Bengt, and along those lines, what happens when “the honeymoon wears off?” Of course we shouldn’t just job hop when it gets boring or tedious… but how to discern?
Bingo. There are stigmas associated with unemployment that need to be ripped up and punted over the fence into the neighbor’s yard.
Interesting. Being self employed, I’ve never been in that situation. I’ve only had one job in my entire life, and I quit it after 7 months once my business was up and rolling. 🙂
I recently experienced much the same thing after a leadership change in my old job resulted in a toxic work environment. It steadily got worse and worse and I was miserable. My health suffered, my self-image suffered, my work suffered and my family suffered.
I left (not soon enough) and was fortunate enough to find a job in an area that I’m passionate and enthusiastic about, working for wonderful people. I once again look forward to coming to work and feel energized again.
Never underestimate the power of doing work you love. 🙂
I bet you have some statistics that show leprosy is the #1 reason people don’t get interviews, right? 8)
As corny and cliche as this is going to sound, the best piece of advice my Dad ever gave me was:
“If you’re going to do something for 8 hours a day every day, you damn well better enjoy it.”
When you’ve lost that passion for your current job (and that’s happened to everybody) it can still be an uncomfortable thing to admit that and put yourself into a state of massive change.
HP.com Chief Architect
Personal blog: https://nerdguru.net
Adam, let me throw a monkey wrench into it. He is self-employed, owning the business that he runs. Not for long.
So, with that in mind, then what is the stigma? He just couldn’t hack business? Wasn’t doing well? He wasn’t the right leader for the company? The company has done VERY well.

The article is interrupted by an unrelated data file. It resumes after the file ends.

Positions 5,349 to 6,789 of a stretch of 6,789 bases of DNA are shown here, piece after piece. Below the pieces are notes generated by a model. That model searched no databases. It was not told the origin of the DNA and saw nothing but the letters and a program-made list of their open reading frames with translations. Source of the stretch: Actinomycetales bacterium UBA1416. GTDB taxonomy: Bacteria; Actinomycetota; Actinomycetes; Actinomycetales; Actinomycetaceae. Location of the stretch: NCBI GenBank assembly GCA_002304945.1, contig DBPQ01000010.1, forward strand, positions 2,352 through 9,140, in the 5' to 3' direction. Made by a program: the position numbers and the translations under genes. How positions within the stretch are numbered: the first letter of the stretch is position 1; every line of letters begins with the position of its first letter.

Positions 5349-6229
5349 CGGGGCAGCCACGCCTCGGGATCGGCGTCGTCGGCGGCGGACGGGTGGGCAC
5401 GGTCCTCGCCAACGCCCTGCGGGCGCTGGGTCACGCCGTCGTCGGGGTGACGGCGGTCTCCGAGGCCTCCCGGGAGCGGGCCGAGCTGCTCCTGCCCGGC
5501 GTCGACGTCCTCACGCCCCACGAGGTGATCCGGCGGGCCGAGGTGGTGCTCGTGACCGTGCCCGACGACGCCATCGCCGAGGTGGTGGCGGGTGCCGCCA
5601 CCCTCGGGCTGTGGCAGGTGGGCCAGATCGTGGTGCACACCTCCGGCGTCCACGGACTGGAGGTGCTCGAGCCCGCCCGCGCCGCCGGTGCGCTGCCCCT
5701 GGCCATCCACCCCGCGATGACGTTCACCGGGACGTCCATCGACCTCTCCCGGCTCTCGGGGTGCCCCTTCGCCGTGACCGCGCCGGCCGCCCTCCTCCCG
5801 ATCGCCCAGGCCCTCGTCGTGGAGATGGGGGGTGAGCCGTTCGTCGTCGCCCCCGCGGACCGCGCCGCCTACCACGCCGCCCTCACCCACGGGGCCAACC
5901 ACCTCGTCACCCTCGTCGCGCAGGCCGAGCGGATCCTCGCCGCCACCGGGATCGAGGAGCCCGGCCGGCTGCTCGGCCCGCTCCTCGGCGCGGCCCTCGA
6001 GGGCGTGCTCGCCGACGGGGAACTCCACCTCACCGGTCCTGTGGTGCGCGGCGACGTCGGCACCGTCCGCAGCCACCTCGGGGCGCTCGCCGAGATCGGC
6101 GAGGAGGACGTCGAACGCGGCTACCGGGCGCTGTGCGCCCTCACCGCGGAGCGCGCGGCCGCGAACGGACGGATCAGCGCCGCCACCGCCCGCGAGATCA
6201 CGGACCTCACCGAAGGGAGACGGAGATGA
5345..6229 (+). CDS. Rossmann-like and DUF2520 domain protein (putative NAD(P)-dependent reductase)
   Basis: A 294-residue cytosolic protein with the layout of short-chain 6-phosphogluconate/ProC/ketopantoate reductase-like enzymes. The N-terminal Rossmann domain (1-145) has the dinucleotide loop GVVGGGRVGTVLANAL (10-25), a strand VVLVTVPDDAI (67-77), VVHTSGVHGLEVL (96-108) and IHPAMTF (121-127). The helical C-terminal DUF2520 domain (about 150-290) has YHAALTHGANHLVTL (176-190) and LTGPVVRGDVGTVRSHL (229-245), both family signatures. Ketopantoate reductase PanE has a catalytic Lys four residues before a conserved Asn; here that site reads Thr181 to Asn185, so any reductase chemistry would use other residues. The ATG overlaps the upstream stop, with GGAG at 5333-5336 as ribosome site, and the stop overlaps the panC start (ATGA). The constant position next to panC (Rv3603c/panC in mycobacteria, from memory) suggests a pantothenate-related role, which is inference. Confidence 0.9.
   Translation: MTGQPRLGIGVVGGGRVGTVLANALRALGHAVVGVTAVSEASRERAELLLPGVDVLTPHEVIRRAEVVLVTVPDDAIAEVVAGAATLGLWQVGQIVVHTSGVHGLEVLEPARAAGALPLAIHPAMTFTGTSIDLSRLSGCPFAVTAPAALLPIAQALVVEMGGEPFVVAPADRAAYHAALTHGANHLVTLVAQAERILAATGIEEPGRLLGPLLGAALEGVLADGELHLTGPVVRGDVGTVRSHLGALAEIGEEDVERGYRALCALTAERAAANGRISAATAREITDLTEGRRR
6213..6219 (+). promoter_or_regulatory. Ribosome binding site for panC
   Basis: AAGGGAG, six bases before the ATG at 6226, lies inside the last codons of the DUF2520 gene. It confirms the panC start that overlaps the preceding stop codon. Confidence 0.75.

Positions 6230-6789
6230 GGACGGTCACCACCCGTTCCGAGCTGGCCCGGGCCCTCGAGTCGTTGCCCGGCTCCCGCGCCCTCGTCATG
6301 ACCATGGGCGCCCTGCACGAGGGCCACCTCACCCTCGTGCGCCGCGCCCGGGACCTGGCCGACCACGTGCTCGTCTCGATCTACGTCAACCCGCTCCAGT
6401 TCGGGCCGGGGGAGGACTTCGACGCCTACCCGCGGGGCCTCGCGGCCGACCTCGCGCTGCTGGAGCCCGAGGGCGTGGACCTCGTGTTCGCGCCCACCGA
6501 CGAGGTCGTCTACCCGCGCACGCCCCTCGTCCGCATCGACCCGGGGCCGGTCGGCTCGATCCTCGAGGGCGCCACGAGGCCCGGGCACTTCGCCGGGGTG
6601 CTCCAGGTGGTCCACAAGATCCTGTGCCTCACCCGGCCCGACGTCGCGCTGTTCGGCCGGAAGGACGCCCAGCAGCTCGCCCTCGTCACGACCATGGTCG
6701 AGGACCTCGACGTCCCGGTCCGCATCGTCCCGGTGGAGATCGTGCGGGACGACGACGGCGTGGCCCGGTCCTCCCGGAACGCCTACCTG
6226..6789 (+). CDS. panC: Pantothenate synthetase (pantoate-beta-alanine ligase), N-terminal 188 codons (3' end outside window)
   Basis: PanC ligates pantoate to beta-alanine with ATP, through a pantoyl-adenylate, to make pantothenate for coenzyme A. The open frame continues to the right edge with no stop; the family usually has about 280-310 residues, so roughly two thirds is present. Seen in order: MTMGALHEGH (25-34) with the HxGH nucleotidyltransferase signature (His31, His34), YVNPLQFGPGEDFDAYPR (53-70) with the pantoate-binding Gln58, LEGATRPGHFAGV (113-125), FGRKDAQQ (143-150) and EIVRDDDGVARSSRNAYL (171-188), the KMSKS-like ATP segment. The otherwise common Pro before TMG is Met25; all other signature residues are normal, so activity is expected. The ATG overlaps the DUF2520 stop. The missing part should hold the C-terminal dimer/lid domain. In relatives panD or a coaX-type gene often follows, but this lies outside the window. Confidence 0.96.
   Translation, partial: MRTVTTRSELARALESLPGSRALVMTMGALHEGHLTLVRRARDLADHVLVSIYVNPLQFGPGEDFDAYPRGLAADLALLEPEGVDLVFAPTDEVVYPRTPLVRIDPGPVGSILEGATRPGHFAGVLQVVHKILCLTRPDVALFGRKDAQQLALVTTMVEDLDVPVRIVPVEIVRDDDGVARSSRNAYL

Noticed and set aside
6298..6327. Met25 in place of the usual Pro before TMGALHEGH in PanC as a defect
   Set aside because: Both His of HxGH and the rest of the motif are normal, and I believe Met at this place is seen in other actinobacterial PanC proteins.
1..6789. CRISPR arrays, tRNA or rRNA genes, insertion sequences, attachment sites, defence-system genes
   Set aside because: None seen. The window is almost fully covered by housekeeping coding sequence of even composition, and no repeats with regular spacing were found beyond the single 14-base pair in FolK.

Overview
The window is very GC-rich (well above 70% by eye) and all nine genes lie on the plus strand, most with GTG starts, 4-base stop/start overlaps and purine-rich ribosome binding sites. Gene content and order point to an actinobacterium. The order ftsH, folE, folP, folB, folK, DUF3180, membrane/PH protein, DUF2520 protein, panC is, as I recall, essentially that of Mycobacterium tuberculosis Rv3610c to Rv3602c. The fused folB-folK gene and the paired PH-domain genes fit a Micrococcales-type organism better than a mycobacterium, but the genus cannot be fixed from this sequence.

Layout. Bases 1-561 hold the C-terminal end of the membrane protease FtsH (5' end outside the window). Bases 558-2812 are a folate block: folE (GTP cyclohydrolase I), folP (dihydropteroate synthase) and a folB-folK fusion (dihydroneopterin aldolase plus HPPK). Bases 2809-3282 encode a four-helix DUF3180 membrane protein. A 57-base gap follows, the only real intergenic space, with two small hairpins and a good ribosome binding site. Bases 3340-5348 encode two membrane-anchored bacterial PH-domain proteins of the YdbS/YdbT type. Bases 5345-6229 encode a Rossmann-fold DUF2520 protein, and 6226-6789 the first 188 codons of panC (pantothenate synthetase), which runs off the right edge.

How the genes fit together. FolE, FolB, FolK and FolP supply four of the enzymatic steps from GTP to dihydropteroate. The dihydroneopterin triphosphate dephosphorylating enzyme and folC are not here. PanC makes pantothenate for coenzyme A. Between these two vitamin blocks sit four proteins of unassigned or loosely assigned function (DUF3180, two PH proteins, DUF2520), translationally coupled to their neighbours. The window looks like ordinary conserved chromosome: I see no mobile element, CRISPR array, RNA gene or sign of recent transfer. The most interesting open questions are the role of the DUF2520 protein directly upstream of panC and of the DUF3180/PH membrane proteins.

But it comes back to passion. There were certain things that he missed that a C-level corporate job would give him (I’m not talking about perks, he had plenty of those), and he was more interested in the excitement and passion that he expects in that job (which he knows well).
I wrote a post back in March called Don’t Just Settle For Any Old Job. (https://www.interviewchatter.com/dont-just-settle-for-any-old-job/). It is a reprint of his Stanford commencement speech made by Steve Jobs. I know you all know who he is, but I didn’t until after I read the excerpt. He got fired, and it turned out to be one of the best things that ever happened to him.
The question I posed then, I ask your readers here at JibberJobber, can you take your situation and turn it around and become even more successful than you were? I say, “YES YOU CAN!”
I believe that whether you are laid off, fired, or leave on your own, with or without a job, if you remain focused, discover your passion, and don’t settle, you may find that the “speed bump” you are experiencing (job loss) can turn out to be one of the best things that has ever happened. Read Steve Job’s story. It inspired me.
Two years ago, I left good job. Why? Many people asked because I made money, but felt like programed computer who just working, listen owner; not having opportinity to grow up. Not many owners like smart employs. Any own business is challenging, but positive thinking attitude, action, go forward, being around succesful professionals make us grow – especially if we like what we do.